It’s still not clear who dropped the ball when an assault suspect got away scot-free.
So we brought it to the attention of a Honolulu police commissioner, who wants answers.
Daniel Womack was arrested and charged with assault and terroristic threatening after a BB gun shooting spree in 2009, but a judge dismissed the case because a bench warrant took too long to be served.
After checking with the prosecutor’s office, sheriffs, and HPD, we couldn’t get a straight answer for the victim.
Since then, we’ve learned that HPD was supposed to serve the warrant.
The victim, Francine Sapla, testified in court in 2009 during a preliminary hearing for Womack.
Then he failed to show up for another hearing, so a judge issued a bench warrant addressed to HPD.
The case was later dismissed because the warrant was not served in a timely manner.
When we asked HPD why it took so long and what efforts were made, a spokeswoman told us that the records do not reflect why the warrant was not served.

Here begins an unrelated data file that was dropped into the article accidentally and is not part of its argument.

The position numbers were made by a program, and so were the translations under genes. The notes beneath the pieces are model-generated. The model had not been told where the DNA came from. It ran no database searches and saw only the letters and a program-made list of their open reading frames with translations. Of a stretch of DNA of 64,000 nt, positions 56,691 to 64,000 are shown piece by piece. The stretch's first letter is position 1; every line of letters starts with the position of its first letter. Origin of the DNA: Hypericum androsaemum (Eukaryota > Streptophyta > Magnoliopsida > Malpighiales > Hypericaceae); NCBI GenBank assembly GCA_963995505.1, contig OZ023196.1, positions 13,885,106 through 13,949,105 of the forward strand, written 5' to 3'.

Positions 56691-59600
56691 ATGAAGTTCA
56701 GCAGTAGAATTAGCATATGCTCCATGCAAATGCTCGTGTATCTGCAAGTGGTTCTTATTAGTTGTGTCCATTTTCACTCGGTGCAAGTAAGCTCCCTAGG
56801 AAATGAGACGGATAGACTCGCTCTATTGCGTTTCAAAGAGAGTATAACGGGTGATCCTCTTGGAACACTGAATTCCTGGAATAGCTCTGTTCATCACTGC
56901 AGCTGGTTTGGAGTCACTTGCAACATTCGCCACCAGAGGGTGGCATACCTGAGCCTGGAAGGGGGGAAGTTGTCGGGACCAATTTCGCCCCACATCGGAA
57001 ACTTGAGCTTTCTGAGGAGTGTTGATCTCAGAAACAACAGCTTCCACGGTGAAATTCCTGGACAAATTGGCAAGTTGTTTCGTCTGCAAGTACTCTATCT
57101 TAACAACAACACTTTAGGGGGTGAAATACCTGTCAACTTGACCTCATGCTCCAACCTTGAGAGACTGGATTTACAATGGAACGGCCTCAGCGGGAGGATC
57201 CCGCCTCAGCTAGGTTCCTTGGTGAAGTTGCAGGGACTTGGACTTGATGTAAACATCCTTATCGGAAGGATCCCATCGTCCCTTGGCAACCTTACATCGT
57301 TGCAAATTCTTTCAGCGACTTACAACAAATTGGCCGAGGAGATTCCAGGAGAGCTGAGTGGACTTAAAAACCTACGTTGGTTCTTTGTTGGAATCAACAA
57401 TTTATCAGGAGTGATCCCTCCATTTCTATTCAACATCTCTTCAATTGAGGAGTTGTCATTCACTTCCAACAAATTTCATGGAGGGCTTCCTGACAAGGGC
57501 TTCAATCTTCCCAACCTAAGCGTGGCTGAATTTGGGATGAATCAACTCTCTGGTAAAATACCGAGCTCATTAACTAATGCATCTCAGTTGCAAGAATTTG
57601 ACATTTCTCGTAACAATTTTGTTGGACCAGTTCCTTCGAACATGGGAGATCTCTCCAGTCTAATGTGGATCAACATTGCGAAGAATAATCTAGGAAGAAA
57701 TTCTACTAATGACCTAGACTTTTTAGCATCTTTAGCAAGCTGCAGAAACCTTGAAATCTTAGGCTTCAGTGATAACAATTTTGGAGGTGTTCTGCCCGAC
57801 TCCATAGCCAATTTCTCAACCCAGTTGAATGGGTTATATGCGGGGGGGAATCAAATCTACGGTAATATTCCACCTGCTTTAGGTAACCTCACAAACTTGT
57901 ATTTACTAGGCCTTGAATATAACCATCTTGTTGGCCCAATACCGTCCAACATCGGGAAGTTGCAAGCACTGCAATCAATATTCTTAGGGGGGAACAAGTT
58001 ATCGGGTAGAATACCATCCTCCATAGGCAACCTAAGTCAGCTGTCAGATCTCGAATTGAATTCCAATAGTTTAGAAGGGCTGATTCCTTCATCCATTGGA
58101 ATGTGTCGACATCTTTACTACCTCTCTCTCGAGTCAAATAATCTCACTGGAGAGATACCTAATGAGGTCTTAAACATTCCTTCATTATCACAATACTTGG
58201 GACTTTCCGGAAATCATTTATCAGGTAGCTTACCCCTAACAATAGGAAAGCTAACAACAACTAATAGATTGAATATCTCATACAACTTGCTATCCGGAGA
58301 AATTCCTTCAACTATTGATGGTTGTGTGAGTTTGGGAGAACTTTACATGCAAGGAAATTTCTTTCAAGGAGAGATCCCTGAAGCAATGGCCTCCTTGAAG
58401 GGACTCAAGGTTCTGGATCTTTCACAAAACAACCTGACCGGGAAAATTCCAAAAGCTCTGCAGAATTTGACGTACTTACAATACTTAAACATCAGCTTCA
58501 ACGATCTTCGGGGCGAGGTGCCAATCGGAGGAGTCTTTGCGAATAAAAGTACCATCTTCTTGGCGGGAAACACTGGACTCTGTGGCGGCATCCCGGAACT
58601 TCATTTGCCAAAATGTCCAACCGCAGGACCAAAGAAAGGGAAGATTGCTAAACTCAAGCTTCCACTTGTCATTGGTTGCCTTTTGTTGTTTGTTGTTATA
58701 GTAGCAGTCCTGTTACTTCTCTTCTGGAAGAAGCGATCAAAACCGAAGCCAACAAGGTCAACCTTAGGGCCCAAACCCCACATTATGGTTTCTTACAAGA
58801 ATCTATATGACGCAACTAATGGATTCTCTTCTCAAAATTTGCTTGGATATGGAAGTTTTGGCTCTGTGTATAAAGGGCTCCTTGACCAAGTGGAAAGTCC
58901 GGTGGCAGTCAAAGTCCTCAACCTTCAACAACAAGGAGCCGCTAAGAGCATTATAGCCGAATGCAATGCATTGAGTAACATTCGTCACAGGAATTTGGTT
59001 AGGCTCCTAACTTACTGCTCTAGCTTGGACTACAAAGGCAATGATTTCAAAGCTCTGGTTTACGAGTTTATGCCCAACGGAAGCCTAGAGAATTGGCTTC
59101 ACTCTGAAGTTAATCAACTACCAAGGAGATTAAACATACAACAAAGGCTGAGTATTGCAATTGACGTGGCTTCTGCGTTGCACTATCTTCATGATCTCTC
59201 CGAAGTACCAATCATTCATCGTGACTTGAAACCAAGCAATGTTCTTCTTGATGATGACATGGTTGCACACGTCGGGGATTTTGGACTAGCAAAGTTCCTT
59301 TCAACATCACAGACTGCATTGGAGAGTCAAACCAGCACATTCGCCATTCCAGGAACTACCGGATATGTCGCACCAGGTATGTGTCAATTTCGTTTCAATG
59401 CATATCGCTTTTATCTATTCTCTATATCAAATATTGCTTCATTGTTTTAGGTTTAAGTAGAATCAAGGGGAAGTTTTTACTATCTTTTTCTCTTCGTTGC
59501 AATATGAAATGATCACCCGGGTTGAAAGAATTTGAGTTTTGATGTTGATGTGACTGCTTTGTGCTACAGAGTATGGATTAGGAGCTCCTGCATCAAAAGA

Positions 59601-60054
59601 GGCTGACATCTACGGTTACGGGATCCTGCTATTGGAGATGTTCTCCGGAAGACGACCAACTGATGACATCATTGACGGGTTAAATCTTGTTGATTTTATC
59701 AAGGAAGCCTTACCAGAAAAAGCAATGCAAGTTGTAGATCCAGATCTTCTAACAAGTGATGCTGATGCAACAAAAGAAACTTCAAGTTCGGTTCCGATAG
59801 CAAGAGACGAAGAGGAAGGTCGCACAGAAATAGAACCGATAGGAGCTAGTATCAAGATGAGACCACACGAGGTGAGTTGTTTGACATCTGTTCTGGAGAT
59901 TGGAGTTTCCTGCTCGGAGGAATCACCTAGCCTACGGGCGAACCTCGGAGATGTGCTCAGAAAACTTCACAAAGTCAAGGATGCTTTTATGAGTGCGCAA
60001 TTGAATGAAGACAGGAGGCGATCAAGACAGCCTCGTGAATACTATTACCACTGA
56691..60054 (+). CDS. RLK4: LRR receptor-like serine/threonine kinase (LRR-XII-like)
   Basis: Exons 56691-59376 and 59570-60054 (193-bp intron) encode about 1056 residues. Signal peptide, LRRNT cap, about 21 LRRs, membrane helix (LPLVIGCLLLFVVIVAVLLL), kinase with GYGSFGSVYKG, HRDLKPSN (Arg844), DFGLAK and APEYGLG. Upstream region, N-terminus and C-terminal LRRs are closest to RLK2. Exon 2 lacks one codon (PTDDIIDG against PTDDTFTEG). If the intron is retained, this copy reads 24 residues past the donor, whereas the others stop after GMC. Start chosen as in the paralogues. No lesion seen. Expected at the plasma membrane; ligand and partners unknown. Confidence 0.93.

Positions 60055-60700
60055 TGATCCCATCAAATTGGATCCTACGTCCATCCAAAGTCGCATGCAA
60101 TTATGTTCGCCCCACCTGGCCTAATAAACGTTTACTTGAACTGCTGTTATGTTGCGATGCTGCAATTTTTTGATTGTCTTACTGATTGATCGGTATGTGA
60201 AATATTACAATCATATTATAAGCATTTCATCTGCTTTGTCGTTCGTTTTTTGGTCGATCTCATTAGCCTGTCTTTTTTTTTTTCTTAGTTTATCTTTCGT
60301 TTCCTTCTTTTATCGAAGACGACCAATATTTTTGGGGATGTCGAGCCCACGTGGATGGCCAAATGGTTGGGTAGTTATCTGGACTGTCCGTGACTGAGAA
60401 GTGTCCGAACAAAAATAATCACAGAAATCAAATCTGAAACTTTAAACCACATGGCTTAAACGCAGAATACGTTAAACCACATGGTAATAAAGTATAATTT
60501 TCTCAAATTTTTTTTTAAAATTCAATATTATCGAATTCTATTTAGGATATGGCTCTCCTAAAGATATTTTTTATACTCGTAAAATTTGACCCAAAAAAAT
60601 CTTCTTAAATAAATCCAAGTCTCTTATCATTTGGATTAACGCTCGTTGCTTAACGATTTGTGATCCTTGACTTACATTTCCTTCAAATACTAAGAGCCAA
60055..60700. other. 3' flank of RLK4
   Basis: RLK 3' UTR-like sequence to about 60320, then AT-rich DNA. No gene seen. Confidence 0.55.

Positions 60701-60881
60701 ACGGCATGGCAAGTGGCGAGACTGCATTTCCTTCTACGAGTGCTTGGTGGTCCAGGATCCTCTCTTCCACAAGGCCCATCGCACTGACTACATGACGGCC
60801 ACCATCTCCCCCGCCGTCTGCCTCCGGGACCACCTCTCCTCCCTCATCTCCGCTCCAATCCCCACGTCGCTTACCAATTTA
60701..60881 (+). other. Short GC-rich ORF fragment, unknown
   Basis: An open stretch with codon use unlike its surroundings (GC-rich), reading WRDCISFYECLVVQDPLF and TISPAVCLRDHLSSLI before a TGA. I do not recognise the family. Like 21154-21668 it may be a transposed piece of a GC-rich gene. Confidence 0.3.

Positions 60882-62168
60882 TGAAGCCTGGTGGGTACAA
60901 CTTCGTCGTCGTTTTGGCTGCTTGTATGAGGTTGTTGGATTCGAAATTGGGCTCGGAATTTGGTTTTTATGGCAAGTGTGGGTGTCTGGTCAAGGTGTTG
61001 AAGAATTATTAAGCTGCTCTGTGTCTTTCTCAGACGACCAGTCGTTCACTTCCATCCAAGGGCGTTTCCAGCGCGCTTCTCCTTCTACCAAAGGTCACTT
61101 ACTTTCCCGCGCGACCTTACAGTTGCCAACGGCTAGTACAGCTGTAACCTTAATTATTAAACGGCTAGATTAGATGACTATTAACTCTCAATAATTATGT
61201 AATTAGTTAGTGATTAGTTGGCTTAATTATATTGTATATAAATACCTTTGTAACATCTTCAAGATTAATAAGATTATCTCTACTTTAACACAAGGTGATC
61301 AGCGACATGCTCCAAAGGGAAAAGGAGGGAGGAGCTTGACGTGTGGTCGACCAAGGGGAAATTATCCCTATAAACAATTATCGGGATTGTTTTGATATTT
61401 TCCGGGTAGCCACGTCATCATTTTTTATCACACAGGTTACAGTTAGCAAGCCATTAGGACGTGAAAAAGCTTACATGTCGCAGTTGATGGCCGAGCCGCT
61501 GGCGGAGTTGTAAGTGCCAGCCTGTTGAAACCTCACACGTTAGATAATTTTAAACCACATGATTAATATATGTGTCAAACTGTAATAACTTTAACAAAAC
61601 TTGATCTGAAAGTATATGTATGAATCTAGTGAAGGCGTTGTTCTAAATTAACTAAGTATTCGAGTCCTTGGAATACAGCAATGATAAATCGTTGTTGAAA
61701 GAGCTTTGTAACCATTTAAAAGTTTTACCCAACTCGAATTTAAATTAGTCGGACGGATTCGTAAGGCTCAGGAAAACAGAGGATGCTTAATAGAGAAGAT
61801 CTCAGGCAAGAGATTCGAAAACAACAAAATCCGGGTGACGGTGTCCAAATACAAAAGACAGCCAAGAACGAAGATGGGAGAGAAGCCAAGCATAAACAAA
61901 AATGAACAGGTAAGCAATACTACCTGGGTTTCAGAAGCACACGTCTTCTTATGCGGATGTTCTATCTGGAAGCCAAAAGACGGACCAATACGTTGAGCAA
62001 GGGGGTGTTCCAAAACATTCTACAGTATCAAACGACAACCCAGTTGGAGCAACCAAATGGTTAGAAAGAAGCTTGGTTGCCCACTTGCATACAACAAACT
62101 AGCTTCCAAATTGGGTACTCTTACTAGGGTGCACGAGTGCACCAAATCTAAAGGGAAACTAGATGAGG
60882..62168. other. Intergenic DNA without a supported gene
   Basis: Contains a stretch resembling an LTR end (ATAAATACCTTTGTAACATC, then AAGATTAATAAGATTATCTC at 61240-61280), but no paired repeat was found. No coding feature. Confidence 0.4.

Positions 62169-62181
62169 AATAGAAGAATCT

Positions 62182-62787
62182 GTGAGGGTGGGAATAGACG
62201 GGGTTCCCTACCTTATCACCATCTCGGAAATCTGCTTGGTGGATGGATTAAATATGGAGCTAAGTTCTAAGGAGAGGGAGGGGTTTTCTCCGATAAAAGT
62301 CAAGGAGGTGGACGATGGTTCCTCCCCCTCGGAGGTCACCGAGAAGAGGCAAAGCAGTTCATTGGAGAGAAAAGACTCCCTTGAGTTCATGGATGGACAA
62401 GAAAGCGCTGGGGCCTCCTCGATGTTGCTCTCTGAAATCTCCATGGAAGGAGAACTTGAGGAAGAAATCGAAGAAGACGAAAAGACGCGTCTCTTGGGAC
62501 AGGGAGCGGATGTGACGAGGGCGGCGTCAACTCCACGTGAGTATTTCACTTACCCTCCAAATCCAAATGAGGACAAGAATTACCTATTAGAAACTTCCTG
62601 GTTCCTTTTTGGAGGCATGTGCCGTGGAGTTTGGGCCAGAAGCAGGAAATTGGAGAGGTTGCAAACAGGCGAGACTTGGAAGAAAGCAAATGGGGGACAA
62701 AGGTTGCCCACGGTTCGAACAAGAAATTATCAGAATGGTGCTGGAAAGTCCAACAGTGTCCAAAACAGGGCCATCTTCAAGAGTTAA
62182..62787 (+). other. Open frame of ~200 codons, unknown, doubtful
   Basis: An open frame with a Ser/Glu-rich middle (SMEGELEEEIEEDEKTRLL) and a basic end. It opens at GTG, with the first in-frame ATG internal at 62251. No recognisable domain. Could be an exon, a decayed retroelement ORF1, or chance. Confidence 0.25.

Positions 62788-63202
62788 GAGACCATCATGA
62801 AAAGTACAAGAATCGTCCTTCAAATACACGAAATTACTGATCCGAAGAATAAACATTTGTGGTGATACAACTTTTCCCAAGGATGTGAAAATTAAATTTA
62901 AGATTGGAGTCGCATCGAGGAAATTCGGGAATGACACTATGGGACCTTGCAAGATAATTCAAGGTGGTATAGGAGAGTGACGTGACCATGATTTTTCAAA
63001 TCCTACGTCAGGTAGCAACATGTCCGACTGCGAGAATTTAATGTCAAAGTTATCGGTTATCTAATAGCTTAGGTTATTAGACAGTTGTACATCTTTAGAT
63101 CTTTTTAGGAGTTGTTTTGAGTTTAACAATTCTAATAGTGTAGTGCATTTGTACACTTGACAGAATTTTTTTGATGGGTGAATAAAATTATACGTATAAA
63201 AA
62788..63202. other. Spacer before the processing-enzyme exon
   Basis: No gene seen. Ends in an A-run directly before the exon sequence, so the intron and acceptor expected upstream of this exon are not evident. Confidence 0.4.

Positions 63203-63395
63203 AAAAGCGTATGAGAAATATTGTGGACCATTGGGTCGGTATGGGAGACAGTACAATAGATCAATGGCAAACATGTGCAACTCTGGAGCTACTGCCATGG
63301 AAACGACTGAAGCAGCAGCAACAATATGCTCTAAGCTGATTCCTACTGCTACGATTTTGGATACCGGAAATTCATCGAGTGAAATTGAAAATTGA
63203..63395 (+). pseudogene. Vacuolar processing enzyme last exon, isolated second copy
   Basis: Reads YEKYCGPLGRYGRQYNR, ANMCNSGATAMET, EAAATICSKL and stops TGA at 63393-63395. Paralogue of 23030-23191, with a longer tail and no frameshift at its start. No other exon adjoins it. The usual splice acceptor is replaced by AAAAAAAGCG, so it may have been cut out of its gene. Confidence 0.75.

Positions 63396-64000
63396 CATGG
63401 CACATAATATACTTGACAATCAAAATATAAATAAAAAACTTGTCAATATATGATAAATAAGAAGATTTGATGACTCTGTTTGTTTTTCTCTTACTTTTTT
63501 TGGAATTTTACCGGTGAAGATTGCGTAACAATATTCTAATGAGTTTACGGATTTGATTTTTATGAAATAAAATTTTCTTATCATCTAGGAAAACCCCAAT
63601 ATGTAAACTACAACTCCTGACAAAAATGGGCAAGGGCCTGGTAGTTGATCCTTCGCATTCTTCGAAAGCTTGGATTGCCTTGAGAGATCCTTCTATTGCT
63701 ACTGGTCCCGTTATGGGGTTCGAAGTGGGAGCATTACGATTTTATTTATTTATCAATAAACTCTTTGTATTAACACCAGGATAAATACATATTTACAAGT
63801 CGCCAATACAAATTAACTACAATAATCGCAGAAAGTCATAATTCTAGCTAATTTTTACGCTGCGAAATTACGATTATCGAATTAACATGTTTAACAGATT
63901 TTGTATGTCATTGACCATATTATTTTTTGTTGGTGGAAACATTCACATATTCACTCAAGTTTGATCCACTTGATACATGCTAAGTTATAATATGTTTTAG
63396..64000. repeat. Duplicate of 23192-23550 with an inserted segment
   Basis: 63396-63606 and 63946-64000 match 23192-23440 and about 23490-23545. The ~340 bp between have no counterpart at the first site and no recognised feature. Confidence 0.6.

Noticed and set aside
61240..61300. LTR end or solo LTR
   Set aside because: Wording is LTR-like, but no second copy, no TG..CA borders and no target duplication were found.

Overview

We checked the records at Circuit Court and learned that Womack was arrested and eventually convicted in 2012 of sex crimes in Florida. He is now a registered sex offender.
Records show he was convicted of two counts of sexual battery and the victim is a minor.
“It makes me feel really disgusted because now he’s affected other people and they are also victims. He could have been probably put away and these sex crimes wouldn’t have occurred as a result of him getting free,” Sapla said.
Sapla says she’s still traumatized about what happened to her eight years ago, and she’s devastated that Womack has victimized someone else.
“Now other people are suffering because this case, in my opinion, wasn’t handled well, and I just feel now for the other victims involved and it’s just heartbreaking,” Sapla said.
“It sounds like something went terribly wrong. She deserves answers,” said Honolulu police commissioner Loretta Sheehan.
Sheehan says the commission normally gets complaints about officer misconduct. This is a bit different, but she adds that the public has a right to know what happened.
“The criminal justice system has failed a member of the public,” Sheehan said. “The police commission offers a public forum for her to come and find out why this happened, and to try to make sure it doesn’t happen again.”
After we brought the case to the police commission, we then asked Sapla if she was willing to file a complaint and testify. She plans to be at the next meeting on July 19.